RS Models 1/72 Fokker D. XXIII

KIT #: 92081
PRICE: $17.60 ($27.95 SRP)
DECALS: Four options
REVIEWER: Scott Van Aken
NOTES: Short run kit


The Fokker D.XXIII was designed as a twin-engined single-seat aircraft. To overcome the problems of asymmetric flight it had a tractor engine at the front and a pusher engine at the rear. The D.XXIII was a cantilever monoplane with the twin tail units on booms. The pilot had an enclosed cockpit in between the tractor and pusher engines and it had a retractable tricycle landing gear.

The prototype first flew on 30 May 1939 powered by two Walter Sagitta I-SR liquid cooled vee piston engines. The trial flights identified problems with the cooling of the rear engine and general engine performance. It was proposed to use Rolls-Royce or Daimler-Benz engines in the production aircraft. Concerns were also raised about the pilot clearing the rear propeller if he had to bail out and an ejector seat was studied. The programme was abandoned in May 1940 when the German forces invaded the Netherlands. The lone prototype had flown a total of four hours in the year since its initial flight.


The kit is molded in a medium grey plastic and like most all RS kits, has very nicely done engraved panel line detail. The large parts also have rather large ejector towers that will probably need to be replaced. Unlike some other kits, this one does not have any photo etch or resin parts. A single grey sprue has been cut into parts so that it will fit into the smaller box. A one-piece canopy is the sole clear part.

The cockpit is pretty basic with a seat, control stick and rudder pedals. There is some framework detail on the sidewalls and an instrument panel is also included. This one will require 10 grams of nose weight and there is room but you'll have little spare space. Both the front and rear props fit into small cowling bits that butt fit onto the fuselage once it is assembled. It appears that one can see a large fuel tank just behind the cockpit as that is included.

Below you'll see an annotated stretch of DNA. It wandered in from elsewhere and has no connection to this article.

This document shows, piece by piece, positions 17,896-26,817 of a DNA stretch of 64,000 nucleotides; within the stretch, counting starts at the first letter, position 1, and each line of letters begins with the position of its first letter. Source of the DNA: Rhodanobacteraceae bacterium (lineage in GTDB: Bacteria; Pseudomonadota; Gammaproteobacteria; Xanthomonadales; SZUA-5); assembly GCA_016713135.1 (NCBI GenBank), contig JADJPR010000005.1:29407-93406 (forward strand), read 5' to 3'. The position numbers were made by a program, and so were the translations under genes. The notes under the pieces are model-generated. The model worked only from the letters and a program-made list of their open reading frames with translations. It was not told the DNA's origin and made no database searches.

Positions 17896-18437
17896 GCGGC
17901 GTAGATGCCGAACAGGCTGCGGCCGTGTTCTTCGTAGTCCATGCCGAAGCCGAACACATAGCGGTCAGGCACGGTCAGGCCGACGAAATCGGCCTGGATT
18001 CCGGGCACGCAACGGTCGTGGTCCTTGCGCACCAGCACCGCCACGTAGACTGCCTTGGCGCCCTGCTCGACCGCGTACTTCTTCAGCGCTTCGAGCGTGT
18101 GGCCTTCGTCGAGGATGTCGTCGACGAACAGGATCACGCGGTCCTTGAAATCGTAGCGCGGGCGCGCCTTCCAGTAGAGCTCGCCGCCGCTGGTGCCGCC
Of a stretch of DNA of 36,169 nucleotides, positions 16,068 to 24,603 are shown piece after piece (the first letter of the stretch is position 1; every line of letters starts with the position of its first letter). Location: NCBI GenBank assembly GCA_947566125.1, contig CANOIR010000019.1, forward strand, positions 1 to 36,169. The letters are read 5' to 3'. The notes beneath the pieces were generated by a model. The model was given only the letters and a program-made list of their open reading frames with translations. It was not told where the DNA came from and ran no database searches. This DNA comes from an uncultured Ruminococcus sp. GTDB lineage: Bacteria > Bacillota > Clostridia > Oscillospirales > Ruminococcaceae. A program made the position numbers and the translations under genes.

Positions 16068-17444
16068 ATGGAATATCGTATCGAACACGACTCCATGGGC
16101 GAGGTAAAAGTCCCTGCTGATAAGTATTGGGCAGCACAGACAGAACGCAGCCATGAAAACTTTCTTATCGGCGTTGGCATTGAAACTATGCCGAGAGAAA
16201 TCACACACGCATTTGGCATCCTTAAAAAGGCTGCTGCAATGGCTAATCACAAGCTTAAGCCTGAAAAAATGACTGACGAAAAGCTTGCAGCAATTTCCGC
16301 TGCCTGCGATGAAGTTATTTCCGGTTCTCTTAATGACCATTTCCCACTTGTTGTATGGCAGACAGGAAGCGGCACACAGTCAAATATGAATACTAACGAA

As in most boomed aircraft, the booms are in two halves and are butt joined to the appropriate area on the wing. The wing is a complete lower section with two upper section pieces. The horizontal stab is a single casting. The kit has a separate nose gear well with the main wells molded in with the lower wing. The landing gear is fairly well done and there is a separate nose wheel. All wheels are a single mold. You can see that construction will not be an issue.

Instructions are well done and provide generic color information as required. It is on the back of the box where we have the full color four views of the aircraft. There are four markings options all in the same tan, brown and green camouflage scheme. Two of these are of the prototype at various stages, one with the X-4 markings and no insignia and the other with 998 on the booms and the orange triangle insignia. Then we have the box art plane as it might have been if sent to the Netherlands East Indies. Finally, a captured one with Japanese insignia. The decals are superbly done and if like other RS sheets, will be quite thin.

For those who like to model the Dutch Air Force or who like prototypes or the unusual, this would be an excellent kit. The lack of exotic materials makes this a kit that should build rather quickly and would be a good choice for those who are just getting used to short run kits.


My thanks to, well, me for providing this kit.

May 2013

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